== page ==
- 1 tsp cinnamon
- 1 tsp ginger
- 1/2 teaspoon salt
- 1 cup water
Cream Filling Ingredients
- 8 ounces cream cheese, softened
- ½ cup powdered sugar (or double sifted coconut sugar; see notes)
- Preheat oven to 350F degrees. Grease or line 12 muffin cups.
- In a large mixing bowl, beat the oil and sugar.
- Beat in the molasses and egg.
- In a separate bowl, combine the flour mix, xanthan gum, baking soda, cinnamon, ginger, and salt.
- Stir flour mixture into molasses mixture alternating with adding the water---adding a little of each and stirring well after each addition.
- Fill muffins cups about a third full.
- In a separate bowl, combine cream cheese and powdered sugar. Mix well.
- Drop a dollop of the cream cheese mixture, about a heaping teaspoonful, onto the batter in each muffin cup.
- Add enough batter to cover cream cheese mixture fairly well, almost filling muffin cup to the top. Note that you can press the filling down with your finger if needed but it doesn’t hurt for a little of the cream cheese mixture to show through the top of the muffin.
- Bake about 20 to 25 minutes. Test with toothpick for doneness but be sure to test outside the filling area as the toothpick will not come out clean if you accidentally test the filling itself.
- Cool at least 10 minutes in pan before removing to rack for additional cooling or before you sample one.
Makes about 12 muffins.
If using coconut sugar in the cream cheese filling, sift and resift coconut sugar before mixing with the cream cheese to ensure it's finer than usual.
Store in airtight container to prevent muffins from drying out. Refrigerate any muffins that you will not be eating immediately.
More Gluten-Free Muffin Recipes (and More) from Gluten Free Easily That You Should Check Out
~ Powdered Sugar Donut Muffins (featured on gfe)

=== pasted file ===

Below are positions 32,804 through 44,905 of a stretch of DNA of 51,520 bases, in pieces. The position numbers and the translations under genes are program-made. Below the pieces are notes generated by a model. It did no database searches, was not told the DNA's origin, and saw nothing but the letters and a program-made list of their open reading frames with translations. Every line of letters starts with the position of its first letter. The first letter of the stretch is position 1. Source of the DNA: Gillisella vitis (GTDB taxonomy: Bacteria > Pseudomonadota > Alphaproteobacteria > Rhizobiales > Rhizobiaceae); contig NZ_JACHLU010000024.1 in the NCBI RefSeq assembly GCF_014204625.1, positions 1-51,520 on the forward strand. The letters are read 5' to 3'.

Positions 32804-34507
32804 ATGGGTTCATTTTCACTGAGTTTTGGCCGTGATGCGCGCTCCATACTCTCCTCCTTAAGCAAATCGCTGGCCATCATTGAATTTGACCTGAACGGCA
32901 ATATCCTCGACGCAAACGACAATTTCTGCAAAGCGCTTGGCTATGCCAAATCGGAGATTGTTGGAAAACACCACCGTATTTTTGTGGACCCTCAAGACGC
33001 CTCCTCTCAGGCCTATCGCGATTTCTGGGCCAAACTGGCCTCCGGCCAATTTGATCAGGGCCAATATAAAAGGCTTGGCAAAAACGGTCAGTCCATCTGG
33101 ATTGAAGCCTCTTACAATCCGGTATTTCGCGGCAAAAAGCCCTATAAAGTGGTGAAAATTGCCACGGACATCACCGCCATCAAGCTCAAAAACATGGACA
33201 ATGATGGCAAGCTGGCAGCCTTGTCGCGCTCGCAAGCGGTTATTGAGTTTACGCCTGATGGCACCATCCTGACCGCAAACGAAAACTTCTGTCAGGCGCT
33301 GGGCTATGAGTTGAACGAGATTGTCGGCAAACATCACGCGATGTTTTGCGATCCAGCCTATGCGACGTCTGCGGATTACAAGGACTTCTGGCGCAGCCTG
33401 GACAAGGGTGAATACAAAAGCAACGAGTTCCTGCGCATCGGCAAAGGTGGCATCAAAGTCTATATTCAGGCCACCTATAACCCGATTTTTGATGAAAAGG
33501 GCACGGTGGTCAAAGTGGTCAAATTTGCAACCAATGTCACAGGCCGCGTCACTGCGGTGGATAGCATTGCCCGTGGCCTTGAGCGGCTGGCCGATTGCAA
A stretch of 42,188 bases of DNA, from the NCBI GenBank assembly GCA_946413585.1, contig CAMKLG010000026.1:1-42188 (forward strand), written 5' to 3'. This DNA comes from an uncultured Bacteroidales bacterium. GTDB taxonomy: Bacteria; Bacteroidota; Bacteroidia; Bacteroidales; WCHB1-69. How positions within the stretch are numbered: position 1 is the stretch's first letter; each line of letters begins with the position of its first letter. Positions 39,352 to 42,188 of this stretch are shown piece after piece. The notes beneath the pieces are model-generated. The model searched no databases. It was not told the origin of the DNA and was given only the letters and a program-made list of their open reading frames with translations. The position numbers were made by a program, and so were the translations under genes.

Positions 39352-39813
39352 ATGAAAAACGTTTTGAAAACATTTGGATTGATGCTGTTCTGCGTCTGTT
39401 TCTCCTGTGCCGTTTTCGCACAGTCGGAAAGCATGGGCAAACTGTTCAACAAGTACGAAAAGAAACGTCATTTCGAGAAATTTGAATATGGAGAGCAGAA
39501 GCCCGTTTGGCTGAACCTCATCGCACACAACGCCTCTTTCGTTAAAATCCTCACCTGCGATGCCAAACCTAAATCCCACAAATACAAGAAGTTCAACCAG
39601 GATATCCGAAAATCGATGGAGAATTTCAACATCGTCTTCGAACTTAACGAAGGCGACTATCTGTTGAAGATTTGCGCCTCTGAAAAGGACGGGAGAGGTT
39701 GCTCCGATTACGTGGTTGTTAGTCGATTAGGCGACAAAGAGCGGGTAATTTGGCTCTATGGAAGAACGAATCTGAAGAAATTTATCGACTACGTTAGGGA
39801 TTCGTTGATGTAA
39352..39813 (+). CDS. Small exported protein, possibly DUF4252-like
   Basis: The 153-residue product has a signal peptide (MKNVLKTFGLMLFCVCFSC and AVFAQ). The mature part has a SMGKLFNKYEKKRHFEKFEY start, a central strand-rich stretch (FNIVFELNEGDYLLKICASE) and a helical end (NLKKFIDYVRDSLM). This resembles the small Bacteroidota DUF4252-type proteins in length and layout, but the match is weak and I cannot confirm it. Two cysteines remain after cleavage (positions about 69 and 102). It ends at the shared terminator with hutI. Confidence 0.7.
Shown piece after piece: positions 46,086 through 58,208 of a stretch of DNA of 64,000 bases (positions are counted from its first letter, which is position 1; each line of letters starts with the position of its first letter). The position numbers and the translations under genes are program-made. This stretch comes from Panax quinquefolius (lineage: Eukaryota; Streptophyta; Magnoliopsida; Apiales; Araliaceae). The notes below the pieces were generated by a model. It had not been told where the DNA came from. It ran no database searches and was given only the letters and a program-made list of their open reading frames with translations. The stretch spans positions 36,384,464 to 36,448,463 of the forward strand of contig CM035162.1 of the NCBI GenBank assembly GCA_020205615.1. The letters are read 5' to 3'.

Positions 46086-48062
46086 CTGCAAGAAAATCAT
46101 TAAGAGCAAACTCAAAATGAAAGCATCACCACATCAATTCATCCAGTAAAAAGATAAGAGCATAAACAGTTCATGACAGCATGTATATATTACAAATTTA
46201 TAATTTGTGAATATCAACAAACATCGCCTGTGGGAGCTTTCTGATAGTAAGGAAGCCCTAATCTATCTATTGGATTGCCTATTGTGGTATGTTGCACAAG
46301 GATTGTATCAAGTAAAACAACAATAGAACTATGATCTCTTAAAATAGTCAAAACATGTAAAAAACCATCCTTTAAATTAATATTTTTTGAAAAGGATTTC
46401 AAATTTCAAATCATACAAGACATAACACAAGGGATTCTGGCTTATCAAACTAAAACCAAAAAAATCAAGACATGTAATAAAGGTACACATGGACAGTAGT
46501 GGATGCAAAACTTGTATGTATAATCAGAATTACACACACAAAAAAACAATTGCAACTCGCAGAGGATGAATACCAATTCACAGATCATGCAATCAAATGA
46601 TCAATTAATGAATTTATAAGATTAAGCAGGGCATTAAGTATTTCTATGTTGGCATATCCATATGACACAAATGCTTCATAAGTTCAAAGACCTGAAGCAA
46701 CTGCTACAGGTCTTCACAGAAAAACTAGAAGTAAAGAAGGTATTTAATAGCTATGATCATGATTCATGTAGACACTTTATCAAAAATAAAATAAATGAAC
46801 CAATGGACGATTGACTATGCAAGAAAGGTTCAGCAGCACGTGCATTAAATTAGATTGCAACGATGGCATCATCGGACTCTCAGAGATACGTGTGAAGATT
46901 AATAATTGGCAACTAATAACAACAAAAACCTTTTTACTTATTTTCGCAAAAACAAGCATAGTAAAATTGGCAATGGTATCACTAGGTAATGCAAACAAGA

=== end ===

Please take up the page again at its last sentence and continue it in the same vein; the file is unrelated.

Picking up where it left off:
Update: All the giveaways are now closed. Congratulations to the winners and thanks to all who participated!
Gluten-Free Watchdog (3-month subscriptions) (2 winners, sponsored by gfe)
Gluten-Free Watchdog is the only independent testing agent of gluten-free products. Owned and operated by Tricia Thompson, Tricia not only shares testing results for gluten-free products that subscribers use on a daily basis (and can request that any such products be tested), she also continuously advocates for the entire gluten-free community. You can see sample product reports on GFW’s home page here and the specifics on the testing done in GFW’s FAQs. You can see examples of GFW’s advocacy efforts to keep us all informed in the News section of its site and on its Facebook page.
Easy Dairy-Free Ketogenic Recipes: Family Favorites Made Low-Carb and Healthy by Maria Emmerich (3 winners, co-sponsored by Victory Belt Publishing and gfe)
As dairy is usually a large part of the good fat focus of a ketogenic diet, the fact that this cookbook from Maria Emmerich (Keto Adapted) has 200+ 5-star reviews on Amazon is quite impressive. There are also 200+ recipes in this cookbook. I loved reading reviews that said family members who didn’t eat a specialized diet loved each and every recipe as much as readers who were on a keto (or low-carb diet). That’s always the goal as it means one meal that works for everyone—no need for separate meals or recipes.
~ Children’s Resource Books:
Mommy, What Is Celiac Disease? by Katie Chalmers (1 winner, sponsored by gfe)
I’ve loved Katie’s book from the moment that I first saw it. I’ll repeat my original review: “Katie’s book is beautifully written and illustrated. Written for children who have been diagnosed with celiac, it focuses on the disease in simple terms as well as all the wonderful real food that those who are gluten free can eat. Of course, I don’t need to tell you that I love that approach. That’s the gfe way and it works. Along with the text, Katie has created some truly captivating illustrations. I’ve never seen any others exactly like them before.”
Bagels, Buddy, and Me by Melanie Krumrey (1 winner, sponsored by gfe)
This is another terrific book that I’ve shared here before. Bagels, Buddy, and Me: A Story About Celiac and Gluten Intolerance talks about celiac and gluten sensitivity—and offers an element of surprise—was written and illustrated by Melanie Krumrey. From my earlier review: “This is a terrific book that offers an easy-to-read introduction to celiac and gluten intolerance. Both written and illustrated by Melanie, it offers her family’s personal story. While geared towards children, this book is also helpful for adults who don’t necessarily want to read about statistics or studies but want a simple understanding of celiac and gluten intolerance. As you can see from the cover, it’s a very appealing book.”
Use Amazon’s “Look Inside” feature to peek inside all these great books!
Grand Prize Giveaway
UPDATE: This giveaway is now closed. See all 10 prizes here. Shown are the top six prizes (per monetary value—they’re all tops in my opinion). Again, this giveaway is open to everyone, everywhere!
Originally published April 11, 2018; updated November 29, 2019.